Carrie Rausch, age 108, can remain in an assisted living facility for at least one more year because of generous donations, according to FOX News in "Supporters raise over $40G to keep 108-year-old in home."
For the past three years, Rausch has lived comfortably in an assisted living facility. However, living such a long life put a strain on her finances, even after selling the home that she and her deceased spouse built in 1934.
Rausch eventually ran out of money to pay for her stay in the assisted living facility. The facility does not accept Medicaid, so Rausch was going to be forced to move into a nursing home.
Her daughter decided to set up a GoFundMe account, to see if the money for Rausch to stay where she is comfortable could be raised. It quickly was.
Donors have contributed enough to keep Rausch in the assisted living facility for a year. If any of the funds go unused, they will be donated to the church Rausch attends.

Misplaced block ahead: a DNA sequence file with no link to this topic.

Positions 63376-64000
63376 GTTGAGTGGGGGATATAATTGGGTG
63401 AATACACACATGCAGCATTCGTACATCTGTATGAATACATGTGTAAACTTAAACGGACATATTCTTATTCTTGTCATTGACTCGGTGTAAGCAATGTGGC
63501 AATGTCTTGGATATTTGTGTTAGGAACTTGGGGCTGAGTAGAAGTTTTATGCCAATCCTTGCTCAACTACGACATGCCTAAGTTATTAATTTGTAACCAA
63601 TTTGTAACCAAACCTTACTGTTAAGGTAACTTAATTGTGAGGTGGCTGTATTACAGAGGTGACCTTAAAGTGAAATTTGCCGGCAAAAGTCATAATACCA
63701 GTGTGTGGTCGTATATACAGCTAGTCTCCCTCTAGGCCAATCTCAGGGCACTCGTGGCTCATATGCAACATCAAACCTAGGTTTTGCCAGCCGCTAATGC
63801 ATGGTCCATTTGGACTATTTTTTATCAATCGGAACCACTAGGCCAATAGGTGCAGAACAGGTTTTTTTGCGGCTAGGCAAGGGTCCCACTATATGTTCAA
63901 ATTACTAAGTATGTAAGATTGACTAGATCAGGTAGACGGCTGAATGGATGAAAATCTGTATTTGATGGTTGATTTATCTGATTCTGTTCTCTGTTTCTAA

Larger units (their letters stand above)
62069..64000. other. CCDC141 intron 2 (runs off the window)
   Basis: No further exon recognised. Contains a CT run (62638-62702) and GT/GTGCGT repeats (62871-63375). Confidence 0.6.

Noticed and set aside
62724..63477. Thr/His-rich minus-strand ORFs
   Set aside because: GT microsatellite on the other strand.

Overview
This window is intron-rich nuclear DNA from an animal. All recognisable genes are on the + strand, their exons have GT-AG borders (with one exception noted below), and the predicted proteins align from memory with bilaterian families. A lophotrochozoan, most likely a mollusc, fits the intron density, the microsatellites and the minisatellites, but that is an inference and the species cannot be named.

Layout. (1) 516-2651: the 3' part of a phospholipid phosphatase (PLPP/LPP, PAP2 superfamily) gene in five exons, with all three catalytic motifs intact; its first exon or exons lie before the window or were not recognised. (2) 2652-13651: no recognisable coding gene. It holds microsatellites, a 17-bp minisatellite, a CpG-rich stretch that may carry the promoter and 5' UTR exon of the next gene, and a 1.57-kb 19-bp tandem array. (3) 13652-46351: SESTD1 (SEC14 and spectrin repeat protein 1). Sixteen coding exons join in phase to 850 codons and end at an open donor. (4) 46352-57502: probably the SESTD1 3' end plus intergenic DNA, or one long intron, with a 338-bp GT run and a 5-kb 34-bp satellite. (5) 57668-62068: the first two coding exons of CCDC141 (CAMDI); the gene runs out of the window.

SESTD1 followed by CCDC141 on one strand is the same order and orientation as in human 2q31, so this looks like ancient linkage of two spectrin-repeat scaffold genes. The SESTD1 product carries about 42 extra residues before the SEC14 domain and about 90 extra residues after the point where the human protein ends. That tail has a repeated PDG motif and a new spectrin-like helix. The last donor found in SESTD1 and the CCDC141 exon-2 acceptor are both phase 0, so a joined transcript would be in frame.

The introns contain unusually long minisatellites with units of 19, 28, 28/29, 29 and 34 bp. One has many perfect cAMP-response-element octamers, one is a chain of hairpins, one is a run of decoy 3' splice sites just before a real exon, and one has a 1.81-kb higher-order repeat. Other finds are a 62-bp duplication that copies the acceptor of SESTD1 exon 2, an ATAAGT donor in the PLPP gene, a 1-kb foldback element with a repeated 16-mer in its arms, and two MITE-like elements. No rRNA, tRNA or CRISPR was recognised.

As people continue to live longer and longer on average, running out of money at the end of life will become a bigger and bigger problem.
On a policy level, it means that Medicaid will have to spend more to care for impoverished elderly people, which has elder law advocates concerned about any attempts to cut or reduce the program.
On an individual level, this means that people need to plan to save more money than they might think is necessary, just in case they live longer than expected. Any excess left at life’s end can, of course, be distributed to heirs in an estate plan.
Long term care insurance could also ease some concerns for an aging population.
An experienced elder law attorney can help create the best plan to meet the needs of you and your family.